At that time, in spite of the difficulties, most of the policy objectives were secured. Today, after years of dispute, I am pleased to say that there is again a growing consensus in favour of renewing a diverse policy in which nuclear power plays a significant part. I believe that we should encourage that trend and help to develop that growing consensus. Of course, much has changed since the 1970s, and the days of energy self-sufficiency are gone, but similar challenges face us now. We have the advantage of greater knowledge of the issues, of better technology and better engineering, and, increasingly, the availability of renewable sources of electricity generation.

In addition, we in Britain have demonstrated over many years that we can safely and successfully manage nuclear power and the nuclear industry generally. In 2003, the nuclear industry provided almost 22 per cent of the electricity generated in the United Kingdom, with an average load factor of 76 per cent for the generating stations. This year, 2006, is the 50th anniversary of the advent of civil nuclear power in our country. Calder Hall was commissioned then and we have been safely generating reliable, everyday outputs of nuclear power for 50 years. Some 2 million million kilowatt hours—I am not suffering from a speech impediment; I mean 2 million million kilowatt hours of electricity generation—has taken place in nuclear power stations with a negligible discharge of carbon dioxide. Indeed, that nuclear production has avoided the emission of 1.6 billion metric tonnes of carbon dioxide over the same period from the fossil fuels which otherwise would have been burnt if the nuclear option had not been available.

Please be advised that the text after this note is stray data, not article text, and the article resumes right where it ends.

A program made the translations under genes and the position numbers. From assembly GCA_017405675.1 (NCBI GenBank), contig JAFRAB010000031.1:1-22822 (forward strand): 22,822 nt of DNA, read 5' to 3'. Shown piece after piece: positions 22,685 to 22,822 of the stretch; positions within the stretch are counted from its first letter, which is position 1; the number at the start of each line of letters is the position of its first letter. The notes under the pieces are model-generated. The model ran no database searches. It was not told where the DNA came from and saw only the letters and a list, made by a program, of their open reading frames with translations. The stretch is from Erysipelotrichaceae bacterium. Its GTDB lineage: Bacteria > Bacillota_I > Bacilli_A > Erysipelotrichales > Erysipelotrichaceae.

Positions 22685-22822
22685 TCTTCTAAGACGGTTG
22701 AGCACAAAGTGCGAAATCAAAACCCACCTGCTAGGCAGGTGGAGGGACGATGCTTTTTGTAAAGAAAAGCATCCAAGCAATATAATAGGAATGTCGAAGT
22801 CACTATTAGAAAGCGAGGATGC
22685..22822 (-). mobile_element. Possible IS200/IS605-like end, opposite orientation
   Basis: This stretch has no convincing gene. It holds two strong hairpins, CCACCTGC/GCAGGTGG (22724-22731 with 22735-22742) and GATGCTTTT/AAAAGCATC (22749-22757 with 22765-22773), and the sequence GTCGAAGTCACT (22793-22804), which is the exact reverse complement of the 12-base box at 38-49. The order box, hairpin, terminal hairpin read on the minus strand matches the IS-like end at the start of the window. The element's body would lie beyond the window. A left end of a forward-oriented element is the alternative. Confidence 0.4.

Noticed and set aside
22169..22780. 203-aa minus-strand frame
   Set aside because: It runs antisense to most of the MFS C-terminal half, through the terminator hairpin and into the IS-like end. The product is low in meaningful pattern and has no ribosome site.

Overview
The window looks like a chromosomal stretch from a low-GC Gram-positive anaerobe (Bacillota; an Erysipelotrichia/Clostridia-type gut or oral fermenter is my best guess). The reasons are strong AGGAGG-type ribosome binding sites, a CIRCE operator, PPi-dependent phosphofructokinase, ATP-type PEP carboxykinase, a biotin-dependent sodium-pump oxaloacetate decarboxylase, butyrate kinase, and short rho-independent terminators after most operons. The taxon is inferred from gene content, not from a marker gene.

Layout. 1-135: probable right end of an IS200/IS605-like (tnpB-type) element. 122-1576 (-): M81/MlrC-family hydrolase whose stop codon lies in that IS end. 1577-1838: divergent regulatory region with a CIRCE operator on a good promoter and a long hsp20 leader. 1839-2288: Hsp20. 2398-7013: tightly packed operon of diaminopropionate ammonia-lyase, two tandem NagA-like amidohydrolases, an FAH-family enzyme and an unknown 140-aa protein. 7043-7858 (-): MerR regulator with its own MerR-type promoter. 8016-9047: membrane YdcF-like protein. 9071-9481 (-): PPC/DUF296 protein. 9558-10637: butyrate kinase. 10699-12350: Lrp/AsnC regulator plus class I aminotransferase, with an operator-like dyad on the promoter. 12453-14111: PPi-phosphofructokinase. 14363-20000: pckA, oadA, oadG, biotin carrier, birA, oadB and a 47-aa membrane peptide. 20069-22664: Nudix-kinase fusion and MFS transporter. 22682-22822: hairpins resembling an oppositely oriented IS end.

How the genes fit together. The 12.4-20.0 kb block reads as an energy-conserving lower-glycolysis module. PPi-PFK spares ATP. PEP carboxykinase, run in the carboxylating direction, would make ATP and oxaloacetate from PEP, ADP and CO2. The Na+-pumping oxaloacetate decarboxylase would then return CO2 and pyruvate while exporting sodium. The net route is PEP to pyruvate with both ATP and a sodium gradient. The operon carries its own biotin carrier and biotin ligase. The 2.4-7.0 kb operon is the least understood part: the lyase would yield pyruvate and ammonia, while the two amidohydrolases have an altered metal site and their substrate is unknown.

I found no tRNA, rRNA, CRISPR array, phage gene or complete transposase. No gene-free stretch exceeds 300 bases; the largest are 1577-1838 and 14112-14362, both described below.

Yet, at the very moment when fundamental energy and environmental policy decisions must urgently be made, some advocate abandoning a very significant weapon in our industrial armour. To do so would simply be folly. It would disable our economy and our industry at the very time when we should be thinking
 
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of strengthening it. It would jeopardise our hopes and aspirations of sustainable development for decades to come.

It is clear that elsewhere in the world, nuclear power is seen as an essential part of energy policy. In Japan, China, India, France, Finland and—significantly, especially since the Energy Bill last year of Senator Domenici—in the United States, the commitment to nuclear power is strengthening. I certainly share the view of the noble Lord, Lord Jenkin, that at the very least nuclear power should be given a level playing field, but subsidies are neither sought nor are they required if we are to build new nuclear power stations.